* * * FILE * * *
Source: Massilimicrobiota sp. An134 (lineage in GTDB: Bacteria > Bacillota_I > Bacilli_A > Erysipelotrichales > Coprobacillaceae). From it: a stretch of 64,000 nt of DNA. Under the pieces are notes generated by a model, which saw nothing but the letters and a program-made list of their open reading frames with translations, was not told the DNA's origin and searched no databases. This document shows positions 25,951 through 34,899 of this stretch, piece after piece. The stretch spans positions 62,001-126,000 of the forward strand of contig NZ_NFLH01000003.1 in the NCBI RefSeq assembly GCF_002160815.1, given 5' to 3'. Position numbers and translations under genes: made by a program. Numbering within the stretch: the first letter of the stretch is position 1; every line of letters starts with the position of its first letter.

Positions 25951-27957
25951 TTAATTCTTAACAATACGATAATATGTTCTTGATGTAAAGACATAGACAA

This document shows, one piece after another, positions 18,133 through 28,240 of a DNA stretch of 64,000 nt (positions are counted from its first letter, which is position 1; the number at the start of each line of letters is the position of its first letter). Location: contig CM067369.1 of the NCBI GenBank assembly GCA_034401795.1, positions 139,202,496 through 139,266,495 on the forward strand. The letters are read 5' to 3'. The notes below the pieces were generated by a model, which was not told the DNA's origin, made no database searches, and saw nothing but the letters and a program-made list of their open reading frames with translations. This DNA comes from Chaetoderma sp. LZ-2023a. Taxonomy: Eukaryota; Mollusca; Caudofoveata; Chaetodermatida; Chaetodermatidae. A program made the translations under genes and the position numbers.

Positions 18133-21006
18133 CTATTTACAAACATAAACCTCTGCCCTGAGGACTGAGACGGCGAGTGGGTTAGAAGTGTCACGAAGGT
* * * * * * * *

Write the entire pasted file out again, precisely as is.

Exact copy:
Source: Massilimicrobiota sp. An134 (lineage in GTDB: Bacteria > Bacillota_I > Bacilli_A > Erysipelotrichales > Coprobacillaceae). From it: a stretch of 64,000 nt of DNA. Under the pieces are notes generated by a model, which saw nothing but the letters and a program-made list of their open reading frames with translations, was not told the DNA's origin and searched no databases. This document shows positions 25,951 through 34,899 of this stretch, piece after piece. The stretch spans positions 62,001-126,000 of the forward strand of contig NZ_NFLH01000003.1 in the NCBI RefSeq assembly GCF_002160815.1, given 5' to 3'. Position numbers and translations under genes: made by a program. Numbering within the stretch: the first letter of the stretch is position 1; every line of letters starts with the position of its first letter.

Positions 25951-27957
25951 TTAATTCTTAACAATACGATAATATGTTCTTGATGTAAAGACATAGACAA

This document shows, one piece after another, positions 18,133 through 28,240 of a DNA stretch of 64,000 nt (positions are counted from its first letter, which is position 1; the number at the start of each line of letters is the position of its first letter). Location: contig CM067369.1 of the NCBI GenBank assembly GCA_034401795.1, positions 139,202,496 through 139,266,495 on the forward strand. The letters are read 5' to 3'. The notes below the pieces were generated by a model, which was not told the DNA's origin, made no database searches, and saw nothing but the letters and a program-made list of their open reading frames with translations. This DNA comes from Chaetoderma sp. LZ-2023a. Taxonomy: Eukaryota; Mollusca; Caudofoveata; Chaetodermatida; Chaetodermatidae. A program made the translations under genes and the position numbers.

Positions 18133-21006
18133 CTATTTACAAACATAAACCTCTGCCCTGAGGACTGAGACGGCGAGTGGGTTAGAAGTGTCACGAAGGT